MYSTERY surrounds a drop in the number of seals at a North colony.

It is the first time in 14 years, since recording began, the number of seals on the Seal Sands mudflats at Teesmouth has declined.

The colony made history when, in the 1960s, it became the first in Europe to re- establish itself on an industrial site, having been driven away by industrial development and human disturbance.

Their return after more than 100 years was followed by a steady growth and, by last year, the colony had reached 71 harbour seals, up from 23 in 1989, and 30 grey seals, up from 18 in 1989.

However, this year there were 58 harbour seals, down 13, and 26 grey seals, down four.

The number of pups is also slightly down. Last year six harbour pups were born, but this year there were only five.

Grey seals do not breed in the area because the habitat is unsuitable for the species.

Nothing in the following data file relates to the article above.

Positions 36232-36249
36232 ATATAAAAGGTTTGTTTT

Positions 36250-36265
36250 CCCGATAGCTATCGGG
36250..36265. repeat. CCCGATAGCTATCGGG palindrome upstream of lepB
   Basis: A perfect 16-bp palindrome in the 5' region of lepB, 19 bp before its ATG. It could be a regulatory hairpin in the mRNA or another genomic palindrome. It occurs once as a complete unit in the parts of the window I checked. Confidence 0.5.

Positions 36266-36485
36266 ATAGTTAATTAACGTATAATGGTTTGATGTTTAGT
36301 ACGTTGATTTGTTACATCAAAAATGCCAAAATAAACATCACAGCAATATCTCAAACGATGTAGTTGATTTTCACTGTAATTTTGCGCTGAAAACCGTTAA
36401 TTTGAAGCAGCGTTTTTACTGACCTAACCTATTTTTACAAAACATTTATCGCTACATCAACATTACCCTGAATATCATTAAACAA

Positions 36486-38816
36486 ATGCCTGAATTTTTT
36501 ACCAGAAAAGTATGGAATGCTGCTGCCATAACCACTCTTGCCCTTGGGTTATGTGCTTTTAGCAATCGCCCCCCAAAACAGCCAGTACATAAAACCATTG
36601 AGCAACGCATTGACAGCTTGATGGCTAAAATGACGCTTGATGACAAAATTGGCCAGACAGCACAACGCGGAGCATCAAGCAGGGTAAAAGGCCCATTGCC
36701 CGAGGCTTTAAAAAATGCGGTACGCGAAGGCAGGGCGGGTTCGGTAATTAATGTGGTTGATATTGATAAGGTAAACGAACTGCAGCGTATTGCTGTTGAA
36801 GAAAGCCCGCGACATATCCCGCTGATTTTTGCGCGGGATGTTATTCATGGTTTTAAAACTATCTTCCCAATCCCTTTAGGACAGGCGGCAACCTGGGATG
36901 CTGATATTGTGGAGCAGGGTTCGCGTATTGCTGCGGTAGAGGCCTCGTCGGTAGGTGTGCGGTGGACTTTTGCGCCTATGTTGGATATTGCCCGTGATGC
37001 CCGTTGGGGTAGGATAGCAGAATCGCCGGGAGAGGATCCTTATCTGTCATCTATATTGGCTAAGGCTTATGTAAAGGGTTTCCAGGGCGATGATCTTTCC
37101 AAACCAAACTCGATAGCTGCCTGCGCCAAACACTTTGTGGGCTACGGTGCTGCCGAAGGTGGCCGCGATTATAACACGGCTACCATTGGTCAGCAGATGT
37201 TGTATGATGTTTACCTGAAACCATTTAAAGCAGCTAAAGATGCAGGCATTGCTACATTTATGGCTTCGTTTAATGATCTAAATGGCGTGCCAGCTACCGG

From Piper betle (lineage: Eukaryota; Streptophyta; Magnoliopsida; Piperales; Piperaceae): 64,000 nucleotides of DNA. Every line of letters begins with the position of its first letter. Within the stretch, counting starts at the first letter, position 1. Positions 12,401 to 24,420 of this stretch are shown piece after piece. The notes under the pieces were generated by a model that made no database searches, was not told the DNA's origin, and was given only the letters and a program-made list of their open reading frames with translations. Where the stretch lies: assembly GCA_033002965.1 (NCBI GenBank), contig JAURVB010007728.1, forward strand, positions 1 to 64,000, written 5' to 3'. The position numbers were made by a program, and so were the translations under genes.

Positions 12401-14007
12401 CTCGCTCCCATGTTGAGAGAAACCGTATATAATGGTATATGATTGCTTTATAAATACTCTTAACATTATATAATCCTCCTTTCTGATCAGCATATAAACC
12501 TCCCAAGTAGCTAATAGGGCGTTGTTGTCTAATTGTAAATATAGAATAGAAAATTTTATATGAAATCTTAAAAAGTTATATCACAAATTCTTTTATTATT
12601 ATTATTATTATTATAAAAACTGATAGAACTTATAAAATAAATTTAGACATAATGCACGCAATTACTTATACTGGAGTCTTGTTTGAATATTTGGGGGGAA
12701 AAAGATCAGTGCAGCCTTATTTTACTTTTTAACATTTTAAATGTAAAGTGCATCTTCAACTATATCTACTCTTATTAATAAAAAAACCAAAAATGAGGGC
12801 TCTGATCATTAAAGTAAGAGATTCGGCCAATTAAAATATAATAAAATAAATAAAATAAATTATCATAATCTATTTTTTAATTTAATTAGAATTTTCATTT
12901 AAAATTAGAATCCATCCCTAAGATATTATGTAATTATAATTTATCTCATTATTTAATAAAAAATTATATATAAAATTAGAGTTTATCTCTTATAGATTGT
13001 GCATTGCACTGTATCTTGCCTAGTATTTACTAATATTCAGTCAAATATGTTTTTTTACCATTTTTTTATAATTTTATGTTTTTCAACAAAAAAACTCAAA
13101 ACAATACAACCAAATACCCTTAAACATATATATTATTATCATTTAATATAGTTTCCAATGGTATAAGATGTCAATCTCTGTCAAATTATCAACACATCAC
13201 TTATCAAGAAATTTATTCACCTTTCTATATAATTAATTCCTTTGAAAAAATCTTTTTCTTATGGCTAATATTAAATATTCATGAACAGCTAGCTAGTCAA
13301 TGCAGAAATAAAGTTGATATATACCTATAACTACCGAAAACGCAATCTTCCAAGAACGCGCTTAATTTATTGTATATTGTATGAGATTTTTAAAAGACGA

Last year, there were fears of an outbreak of phocine distemper virus, which affects the seal's immune systems making them susceptible to illnesses such as pneumonia. However no cases have been found on Teesside and it is unclear what has been causing the decline.

Geoff Barber, from the Industry Nature Conservation Association (Inca) which monitors the colony, said: "This is a relatively small decline but we do need to find out the causes.

"We are not unduly concerned at this stage, but clearly if numbers are down again next year, then that is an indication something worrying is happening to the colony."

It is thought the colony could be a similar size but that it has been expanding its range, with some animals moving to Newport Bridge, at Middlesbrough, and to Greatham Creek, near Hartlepool.

Another cause may be the changes to the distribution of fish, caused by the recent long, hot summer.